During Monday’s lighting workshop with Chris Scarafile, he said something toward the end that really stuck with me. When someone asked him whether he enjoyed his fiction work or his documentary work better, he answered that without, documentary was where he his heart was. It’s the part of media creation where he can really make a difference, to tell real stories about people and places we otherwise would never be aware of. As he talked about the photos he had, the certainty in his voice made that very clear.
While I had never been much into documentary work myself, a few years ago I came across a small production company called Gnarly Bay. It’s a small group of five young filmmakers who aim to inspire people and tell stories that are worth giving people pause and spread positivity. I didn’t realize it in the moment but the short videos and films I had been watching on their website were documentaries or sorts. The sorts that I began to get really into.
This past Summer, I spent a lot of my free time walking the nature trails in Ithaca and listening to podcasts, two in particular: Radio Lab and Invisibilia. Both of these podcasts tell extremely fascinating stories in a way that is both entertaining and inspirational. It was through these podcasts that I began having the realization that there are so many amazing, heart-wretching, inspirational, shocking, and otherwise fascinating stories out there happening everyday, and if told right, can empower people to change the way they think and to take action. All of these stories floated around my head and I continued to find myself surprised and inspired. It wasn’t until our road trip to Virginia a few weeks ago that I realized my own new passion.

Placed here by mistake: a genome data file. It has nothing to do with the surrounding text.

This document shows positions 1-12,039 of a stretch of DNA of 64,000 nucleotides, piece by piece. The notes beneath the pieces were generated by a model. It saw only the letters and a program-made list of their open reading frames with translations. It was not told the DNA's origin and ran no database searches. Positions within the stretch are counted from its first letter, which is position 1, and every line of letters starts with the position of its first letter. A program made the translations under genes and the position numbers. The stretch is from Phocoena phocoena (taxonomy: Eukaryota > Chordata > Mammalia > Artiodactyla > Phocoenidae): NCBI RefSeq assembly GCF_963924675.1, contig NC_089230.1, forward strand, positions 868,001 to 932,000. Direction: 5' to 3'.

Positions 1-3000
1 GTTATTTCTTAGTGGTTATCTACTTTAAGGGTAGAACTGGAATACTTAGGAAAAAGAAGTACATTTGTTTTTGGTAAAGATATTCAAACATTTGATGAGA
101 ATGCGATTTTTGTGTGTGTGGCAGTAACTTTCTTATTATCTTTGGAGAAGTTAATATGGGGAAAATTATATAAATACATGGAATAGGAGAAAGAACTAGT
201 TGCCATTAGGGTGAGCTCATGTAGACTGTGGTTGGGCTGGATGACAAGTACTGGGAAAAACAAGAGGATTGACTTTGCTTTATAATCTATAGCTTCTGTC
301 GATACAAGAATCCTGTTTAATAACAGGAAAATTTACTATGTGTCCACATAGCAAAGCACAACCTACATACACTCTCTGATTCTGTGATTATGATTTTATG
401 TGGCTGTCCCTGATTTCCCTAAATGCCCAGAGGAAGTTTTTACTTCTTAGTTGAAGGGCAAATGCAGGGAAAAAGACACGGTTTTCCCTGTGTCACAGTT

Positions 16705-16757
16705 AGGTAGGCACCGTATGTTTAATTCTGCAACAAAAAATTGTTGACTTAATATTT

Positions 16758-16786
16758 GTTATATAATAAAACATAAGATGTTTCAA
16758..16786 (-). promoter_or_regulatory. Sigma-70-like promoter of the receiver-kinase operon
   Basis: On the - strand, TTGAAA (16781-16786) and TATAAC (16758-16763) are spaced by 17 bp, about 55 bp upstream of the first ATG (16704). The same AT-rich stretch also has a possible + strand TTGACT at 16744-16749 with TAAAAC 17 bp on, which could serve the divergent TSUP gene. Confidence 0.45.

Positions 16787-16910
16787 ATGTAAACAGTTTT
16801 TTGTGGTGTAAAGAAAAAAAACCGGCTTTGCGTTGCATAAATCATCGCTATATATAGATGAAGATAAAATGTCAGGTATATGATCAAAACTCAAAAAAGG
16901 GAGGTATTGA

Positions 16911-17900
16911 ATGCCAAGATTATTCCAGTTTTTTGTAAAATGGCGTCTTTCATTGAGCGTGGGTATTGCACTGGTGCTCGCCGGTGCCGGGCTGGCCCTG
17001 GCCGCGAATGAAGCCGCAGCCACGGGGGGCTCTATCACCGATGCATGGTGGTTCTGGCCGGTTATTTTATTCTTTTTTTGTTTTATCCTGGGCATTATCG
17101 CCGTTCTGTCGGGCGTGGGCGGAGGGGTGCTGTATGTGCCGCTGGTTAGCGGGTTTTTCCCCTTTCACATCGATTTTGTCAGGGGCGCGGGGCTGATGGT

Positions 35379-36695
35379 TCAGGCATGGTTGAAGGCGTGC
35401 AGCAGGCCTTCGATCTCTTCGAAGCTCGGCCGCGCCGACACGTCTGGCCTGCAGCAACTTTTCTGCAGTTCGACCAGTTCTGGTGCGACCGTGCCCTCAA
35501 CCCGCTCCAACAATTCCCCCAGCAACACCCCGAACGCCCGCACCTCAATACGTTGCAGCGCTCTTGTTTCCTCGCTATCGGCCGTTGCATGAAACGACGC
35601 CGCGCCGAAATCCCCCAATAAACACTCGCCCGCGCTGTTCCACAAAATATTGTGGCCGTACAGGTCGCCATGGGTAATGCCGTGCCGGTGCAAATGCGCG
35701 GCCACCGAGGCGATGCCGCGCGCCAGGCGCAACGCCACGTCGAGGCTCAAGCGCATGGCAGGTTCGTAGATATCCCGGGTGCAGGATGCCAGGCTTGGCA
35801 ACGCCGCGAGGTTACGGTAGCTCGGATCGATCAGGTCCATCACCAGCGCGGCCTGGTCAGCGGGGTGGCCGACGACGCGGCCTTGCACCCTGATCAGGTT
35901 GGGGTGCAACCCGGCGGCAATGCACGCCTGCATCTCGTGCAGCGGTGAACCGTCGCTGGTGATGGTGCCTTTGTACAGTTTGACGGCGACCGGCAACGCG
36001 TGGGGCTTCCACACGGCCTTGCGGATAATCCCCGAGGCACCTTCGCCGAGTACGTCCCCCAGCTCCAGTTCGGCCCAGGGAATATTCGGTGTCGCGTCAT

As we drove and talked about the film that were driving to shoot for, Shai said something to me that put to words what I had been feeling. “I want to use media to make people care about people.” That’s it. That’s what all of these videos, these podcasts, these documentaries were doing. They were making people see each other differently. When Chris Scarafile told our class that his heart lay in documentary work because of the real impact it had on other people, I didn’t need the pictures or his voice to convince me that he was telling the truth; I was feeling the same thing and just didn’t know how to express it. This semester, Shai and I are working on a short documentary that’s sole intention is to remind people to reach out and help each other every day in whatever capacity they can, to remind people that others are doing good things despite the terrible news stories and the tragedies that fill our newsfeeds. Shai, Chris, and the guys from Gnarly Bay are right; there are a lot of stories out there that need to be told and documentaries are a great way to do it. As we continue to work on this project, I am realizing more and more that while I had never been much into documentaries before, I’s never too late to realize another passion. I’m glad I still have this opportunity to get my feet wet in this field of work before I graduate because at this rate, I may end do much more documentary work after school than I ever would have thought a few years ago.